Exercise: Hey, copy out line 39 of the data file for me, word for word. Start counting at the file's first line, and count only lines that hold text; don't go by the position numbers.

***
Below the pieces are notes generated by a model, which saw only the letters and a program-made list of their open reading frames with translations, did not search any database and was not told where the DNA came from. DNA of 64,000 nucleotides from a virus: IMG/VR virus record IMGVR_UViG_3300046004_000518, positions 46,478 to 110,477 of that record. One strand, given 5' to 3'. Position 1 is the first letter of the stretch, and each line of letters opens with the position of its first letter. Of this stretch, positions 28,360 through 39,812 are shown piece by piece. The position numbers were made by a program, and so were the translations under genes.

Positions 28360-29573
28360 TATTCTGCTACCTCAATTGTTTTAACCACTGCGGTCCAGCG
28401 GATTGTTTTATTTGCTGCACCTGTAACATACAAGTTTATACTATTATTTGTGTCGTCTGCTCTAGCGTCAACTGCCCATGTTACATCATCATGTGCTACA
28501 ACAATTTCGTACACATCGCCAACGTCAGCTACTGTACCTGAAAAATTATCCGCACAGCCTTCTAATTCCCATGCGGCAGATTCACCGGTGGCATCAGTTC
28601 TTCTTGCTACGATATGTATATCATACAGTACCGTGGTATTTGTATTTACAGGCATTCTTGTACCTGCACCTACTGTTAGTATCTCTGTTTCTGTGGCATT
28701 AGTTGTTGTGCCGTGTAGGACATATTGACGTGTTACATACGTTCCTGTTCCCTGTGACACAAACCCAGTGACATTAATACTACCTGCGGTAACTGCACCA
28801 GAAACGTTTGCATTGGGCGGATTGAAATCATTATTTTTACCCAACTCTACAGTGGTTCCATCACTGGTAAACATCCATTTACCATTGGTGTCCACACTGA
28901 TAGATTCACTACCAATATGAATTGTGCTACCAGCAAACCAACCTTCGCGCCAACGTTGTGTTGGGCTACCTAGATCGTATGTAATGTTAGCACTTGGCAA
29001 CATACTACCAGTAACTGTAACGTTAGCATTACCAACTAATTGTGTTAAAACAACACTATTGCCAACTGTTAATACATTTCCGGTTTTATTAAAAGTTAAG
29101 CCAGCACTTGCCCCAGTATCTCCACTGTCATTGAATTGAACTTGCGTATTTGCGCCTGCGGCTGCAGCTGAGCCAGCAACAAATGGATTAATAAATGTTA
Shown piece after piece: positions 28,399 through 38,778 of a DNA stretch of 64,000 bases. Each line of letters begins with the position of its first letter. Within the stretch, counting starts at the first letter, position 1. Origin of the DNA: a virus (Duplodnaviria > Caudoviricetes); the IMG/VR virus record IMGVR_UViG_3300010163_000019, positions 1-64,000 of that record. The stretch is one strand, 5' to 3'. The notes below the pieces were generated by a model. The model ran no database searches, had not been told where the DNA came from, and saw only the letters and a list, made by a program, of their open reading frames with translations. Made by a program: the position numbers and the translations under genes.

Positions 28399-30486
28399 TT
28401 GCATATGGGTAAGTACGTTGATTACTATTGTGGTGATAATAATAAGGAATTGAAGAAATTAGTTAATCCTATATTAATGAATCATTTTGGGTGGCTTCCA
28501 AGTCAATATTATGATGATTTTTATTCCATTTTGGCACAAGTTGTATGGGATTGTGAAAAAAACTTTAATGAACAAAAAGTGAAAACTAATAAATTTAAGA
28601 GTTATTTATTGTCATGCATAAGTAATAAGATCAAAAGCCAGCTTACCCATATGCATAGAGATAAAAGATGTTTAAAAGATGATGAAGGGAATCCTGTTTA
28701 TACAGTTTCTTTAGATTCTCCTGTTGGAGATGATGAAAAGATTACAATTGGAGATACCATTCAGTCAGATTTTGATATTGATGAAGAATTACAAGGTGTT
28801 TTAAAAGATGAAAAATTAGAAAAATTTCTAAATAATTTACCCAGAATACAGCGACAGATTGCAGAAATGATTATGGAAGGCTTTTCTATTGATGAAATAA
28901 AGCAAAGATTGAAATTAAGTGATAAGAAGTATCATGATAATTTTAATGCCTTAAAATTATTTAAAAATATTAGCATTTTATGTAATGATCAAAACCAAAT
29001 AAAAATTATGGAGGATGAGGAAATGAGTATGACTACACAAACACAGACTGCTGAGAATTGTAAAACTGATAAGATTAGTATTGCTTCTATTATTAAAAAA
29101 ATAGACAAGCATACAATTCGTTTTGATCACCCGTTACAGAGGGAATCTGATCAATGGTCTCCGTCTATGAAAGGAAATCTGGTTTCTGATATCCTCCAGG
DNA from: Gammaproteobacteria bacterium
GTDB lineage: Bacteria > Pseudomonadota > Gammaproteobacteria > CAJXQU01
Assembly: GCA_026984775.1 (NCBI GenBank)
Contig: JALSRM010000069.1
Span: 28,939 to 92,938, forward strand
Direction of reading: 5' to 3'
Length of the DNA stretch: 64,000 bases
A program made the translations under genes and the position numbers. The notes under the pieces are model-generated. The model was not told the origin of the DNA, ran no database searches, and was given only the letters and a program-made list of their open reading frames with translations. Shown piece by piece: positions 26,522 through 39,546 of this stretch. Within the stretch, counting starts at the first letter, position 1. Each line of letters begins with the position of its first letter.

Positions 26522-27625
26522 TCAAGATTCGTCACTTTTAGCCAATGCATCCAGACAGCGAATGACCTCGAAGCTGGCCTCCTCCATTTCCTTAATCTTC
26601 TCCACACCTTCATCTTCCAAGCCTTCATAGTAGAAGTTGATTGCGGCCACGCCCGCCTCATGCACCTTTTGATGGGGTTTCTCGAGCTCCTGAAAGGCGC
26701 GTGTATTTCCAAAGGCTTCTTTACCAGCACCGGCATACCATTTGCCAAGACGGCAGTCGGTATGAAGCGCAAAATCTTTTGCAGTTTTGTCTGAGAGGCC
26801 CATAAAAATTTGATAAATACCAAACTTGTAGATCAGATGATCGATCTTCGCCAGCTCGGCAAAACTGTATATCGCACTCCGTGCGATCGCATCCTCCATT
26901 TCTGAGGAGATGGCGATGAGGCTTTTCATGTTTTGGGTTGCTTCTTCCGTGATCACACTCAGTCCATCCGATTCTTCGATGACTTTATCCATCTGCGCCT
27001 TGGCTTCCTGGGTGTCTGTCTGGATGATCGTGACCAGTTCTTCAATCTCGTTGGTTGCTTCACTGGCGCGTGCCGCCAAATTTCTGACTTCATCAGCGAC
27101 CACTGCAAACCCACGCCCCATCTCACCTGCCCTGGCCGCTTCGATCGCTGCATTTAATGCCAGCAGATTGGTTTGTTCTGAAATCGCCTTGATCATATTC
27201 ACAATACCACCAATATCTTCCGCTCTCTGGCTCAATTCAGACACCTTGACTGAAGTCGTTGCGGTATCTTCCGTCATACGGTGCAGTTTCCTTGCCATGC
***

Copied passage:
27201 ACAATACCACCAATATCTTCCGCTCTCTGGCTCAATTCAGACACCTTGACTGAAGTCGTTGCGGTATCTTCCGTCATACGGTGCAGTTTCCTTGCCATGC